A Social Death Wish
Feat. Wild Moccasins, Young Mammals, Young Girls, Bagheera
Feb 8 at 9
300 Westheimer Rd.
Indie-pop quintet Wild Moccasins has been a standout part of Houston’s music landscape since they appeared in 2009. Just back from a tour in support of psych-pop band Of Montreal, on Saturday Wild Moccasins hosts “A Social Death Wish,” a release party for their new album 88 92. Best of all, the party—named after a lyric in their new song “Full-Time Fetish”—is free. Supporting Wild Moccasins at the party are the Houston bands Young Mammals and Young Girls, and a DJ set by Houston chillwave producer Bagheera, who brings disco-influenced dance music that fits the venue—the venerable new-wave oasis Numbers.
Wild Moccasins’ first full-length album, 2011’s Skin Collision Past, abounded with the youthful lightness of mid-aughts indie-pop contemporaries like Belle & Sebastian and Rilo Kiley, using poppy melodies to blanket the brooding urgency of songs like “Born Blonde” and “Psychic China” that explore alienation and regret. On 88 92 (released Feb. 4 on New West), Wild Moccasins draws on the familiar frenetic, echoing guitar lines and soaring vocal performances of their earlier releases, along with engrossing and insistent rhythms. The resulting songs feel more substantial, exploring topics like lyricist/guitarist Cody Swann’s visits with his mother in a psychiatric ward (in the noisy swirl of title song “Eighty-Eight Ninety-Two”) or singer/keyboardist Zahira Gutierrez’s struggles with anxiety (“Soft Focus”). The weight doesn’t slow the Moccasins down at all, though. Drama explodes on the new album, with raucously shouted choruses in songs like “Eye Makeup” and “Emergency Broadcast” displaying the Moccasins’ developing poise and assurance.
The hooks on this album are huge, and Gutierrez swaggers across them as though she could do this in her sleep. On “Emergency Broadcast,” jangling guitars and an undeniable, driving bass give Swann and Gutierrez room to trade lines full of affected boredom and increasingly frantic yelps. Gutierrez’s vocabulary of sighs, moans, and pants chew a manic edge into the tight, ’80s-influenced songs. Wild Moccasins combines beautifully orchestrated nervous energy with obliquely personal lyrics, and on 88 92 they’ve successfully refined their formula to produce their catchiest, most urgent songs yet.
Young Mammals plays fast-paced blown-out garage rock that revels in its own noise. Their last full-length was 2010’s Carrots, which opens with the psychedelic speed-bag exercise “Confetti,” and follows with songs ranging from energetic romp “Dragon Wagon” to hazy ballad “The Man In The Cannon.” Last November saw the release of the single “Build A House,” which balances jet-engine guitar riffs and crashing cymbals over an insistent, metronomic beat. Rock ’n’ roll was never meant to think hard, and Young Mammals demands that you put down the lyric sheet and shout along, even if you don’t know the words. The band’s next album, Alto Seco, is slated for release in May, and if it’s as buoyant as Carrots they’ll deserve to garner an enthusiastic audience.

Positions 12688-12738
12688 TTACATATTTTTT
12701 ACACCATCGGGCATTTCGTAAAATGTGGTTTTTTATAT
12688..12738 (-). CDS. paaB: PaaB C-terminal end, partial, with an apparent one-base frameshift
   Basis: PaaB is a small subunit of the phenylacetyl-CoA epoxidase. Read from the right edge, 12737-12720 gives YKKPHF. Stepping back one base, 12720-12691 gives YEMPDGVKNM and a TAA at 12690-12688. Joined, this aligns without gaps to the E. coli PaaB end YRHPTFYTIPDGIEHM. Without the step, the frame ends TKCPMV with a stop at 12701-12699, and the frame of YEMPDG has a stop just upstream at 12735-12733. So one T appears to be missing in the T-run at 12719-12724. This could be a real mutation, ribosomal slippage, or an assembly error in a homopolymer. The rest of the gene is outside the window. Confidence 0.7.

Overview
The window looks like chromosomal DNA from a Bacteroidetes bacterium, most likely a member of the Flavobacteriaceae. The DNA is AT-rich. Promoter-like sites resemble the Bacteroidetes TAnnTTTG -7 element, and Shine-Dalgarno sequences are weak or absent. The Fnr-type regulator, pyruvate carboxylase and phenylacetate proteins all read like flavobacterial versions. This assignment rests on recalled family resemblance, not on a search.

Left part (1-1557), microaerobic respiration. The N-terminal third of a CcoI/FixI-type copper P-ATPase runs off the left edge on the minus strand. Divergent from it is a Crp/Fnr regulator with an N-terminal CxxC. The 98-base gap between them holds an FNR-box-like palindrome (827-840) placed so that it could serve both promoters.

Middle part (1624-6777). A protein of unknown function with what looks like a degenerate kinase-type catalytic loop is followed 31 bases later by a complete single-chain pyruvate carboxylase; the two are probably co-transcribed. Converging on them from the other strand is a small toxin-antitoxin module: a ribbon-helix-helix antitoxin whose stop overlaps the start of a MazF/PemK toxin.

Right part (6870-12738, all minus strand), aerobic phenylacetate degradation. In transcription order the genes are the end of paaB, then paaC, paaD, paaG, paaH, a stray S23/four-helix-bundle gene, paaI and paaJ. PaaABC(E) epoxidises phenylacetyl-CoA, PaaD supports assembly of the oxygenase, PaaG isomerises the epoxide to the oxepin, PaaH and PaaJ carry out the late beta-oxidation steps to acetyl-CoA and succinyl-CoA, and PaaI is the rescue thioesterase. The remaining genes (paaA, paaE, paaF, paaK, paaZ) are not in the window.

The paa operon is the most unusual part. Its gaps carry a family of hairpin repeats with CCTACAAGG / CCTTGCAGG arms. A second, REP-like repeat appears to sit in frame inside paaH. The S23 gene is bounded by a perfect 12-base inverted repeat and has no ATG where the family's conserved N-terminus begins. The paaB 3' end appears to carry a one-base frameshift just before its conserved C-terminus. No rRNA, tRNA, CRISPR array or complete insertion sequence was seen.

Young Girls plays energetic, reverb-laden rock that feels like it comes from an earlier era, with bouncy guitar lines, simple, sing-song lyrics, and cooing backing harmonies. Their brash sound can be heard in songs like “Animals” and “Lil Darlin,’” whose propulsive rhythms and shout-along choruses beg for a wider audience. In January, they released their first, self-titled LP, which showcases the band at their most infectious, with catchy, guitar-led melodies and echo-laden vocals that make it impossible to stand still. The LP’s single, “Caroline” is a two-minute slice of straightforward rock straight from the early ’60s. The whole four-song release comes in well under ten minutes, making it easy to digest and leaving the listener wanting more.
2014 is already shaping up as a great year for the Houston music scene. New bands like Deep Cuts (mariachi rock), Subsonic Voices (industrial noise), and BLSHS (ethereal synthpop) are set to release albums, while hometown favorites like Featherface (psych rock), The Suffers (big band soul), and The Tontons (garage rock) prepare for their own new releases. Coming on the heels of the attention Houston received last year for our high quality of life, low cost of living, and surprisingly (to those not paying attention, anyway) hip culture, this glut of promising young bands looks like the bumper crop that follows a careful planting season. Now that they’ve returned from their tour, Wild Moccasins are ready to share the newly ripened fruits of their labor with their hometown audience.